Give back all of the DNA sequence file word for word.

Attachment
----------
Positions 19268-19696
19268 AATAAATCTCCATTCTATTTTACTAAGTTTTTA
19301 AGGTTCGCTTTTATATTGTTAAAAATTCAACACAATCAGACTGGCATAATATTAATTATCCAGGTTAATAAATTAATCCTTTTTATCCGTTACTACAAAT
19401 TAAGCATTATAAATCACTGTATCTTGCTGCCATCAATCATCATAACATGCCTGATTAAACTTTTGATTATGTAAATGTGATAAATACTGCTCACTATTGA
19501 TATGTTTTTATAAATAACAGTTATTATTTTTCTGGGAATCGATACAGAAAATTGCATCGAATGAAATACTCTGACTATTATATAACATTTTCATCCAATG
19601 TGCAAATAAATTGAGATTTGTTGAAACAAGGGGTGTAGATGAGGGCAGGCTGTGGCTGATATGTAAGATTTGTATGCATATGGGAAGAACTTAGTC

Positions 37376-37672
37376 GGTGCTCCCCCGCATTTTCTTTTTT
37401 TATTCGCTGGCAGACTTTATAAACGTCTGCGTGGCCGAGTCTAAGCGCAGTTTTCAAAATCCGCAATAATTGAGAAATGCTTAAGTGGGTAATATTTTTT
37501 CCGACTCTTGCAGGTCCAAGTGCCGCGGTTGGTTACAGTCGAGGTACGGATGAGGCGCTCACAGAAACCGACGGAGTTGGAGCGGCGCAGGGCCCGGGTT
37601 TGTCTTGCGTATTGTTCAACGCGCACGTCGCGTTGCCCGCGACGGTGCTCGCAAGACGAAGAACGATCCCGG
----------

Positions 19268-19696
19268 AATAAATCTCCATTCTATTTTACTAAGTTTTTA
19301 AGGTTCGCTTTTATATTGTTAAAAATTCAACACAATCAGACTGGCATAATATTAATTATCCAGGTTAATAAATTAATCCTTTTTATCCGTTACTACAAAT
19401 TAAGCATTATAAATCACTGTATCTTGCTGCCATCAATCATCATAACATGCCTGATTAAACTTTTGATTATGTAAATGTGATAAATACTGCTCACTATTGA
19501 TATGTTTTTATAAATAACAGTTATTATTTTTCTGGGAATCGATACAGAAAATTGCATCGAATGAAATACTCTGACTATTATATAACATTTTCATCCAATG
19601 TGCAAATAAATTGAGATTTGTTGAAACAAGGGGTGTAGATGAGGGCAGGCTGTGGCTGATATGTAAGATTTGTATGCATATGGGAAGAACTTAGTC

Positions 37376-37672
37376 GGTGCTCCCCCGCATTTTCTTTTTT
37401 TATTCGCTGGCAGACTTTATAAACGTCTGCGTGGCCGAGTCTAAGCGCAGTTTTCAAAATCCGCAATAATTGAGAAATGCTTAAGTGGGTAATATTTTTT
37501 CCGACTCTTGCAGGTCCAAGTGCCGCGGTTGGTTACAGTCGAGGTACGGATGAGGCGCTCACAGAAACCGACGGAGTTGGAGCGGCGCAGGGCCCGGGTT
37601 TGTCTTGCGTATTGTTCAACGCGCACGTCGCGTTGCCCGCGACGGTGCTCGCAAGACGAAGAACGATCCCGG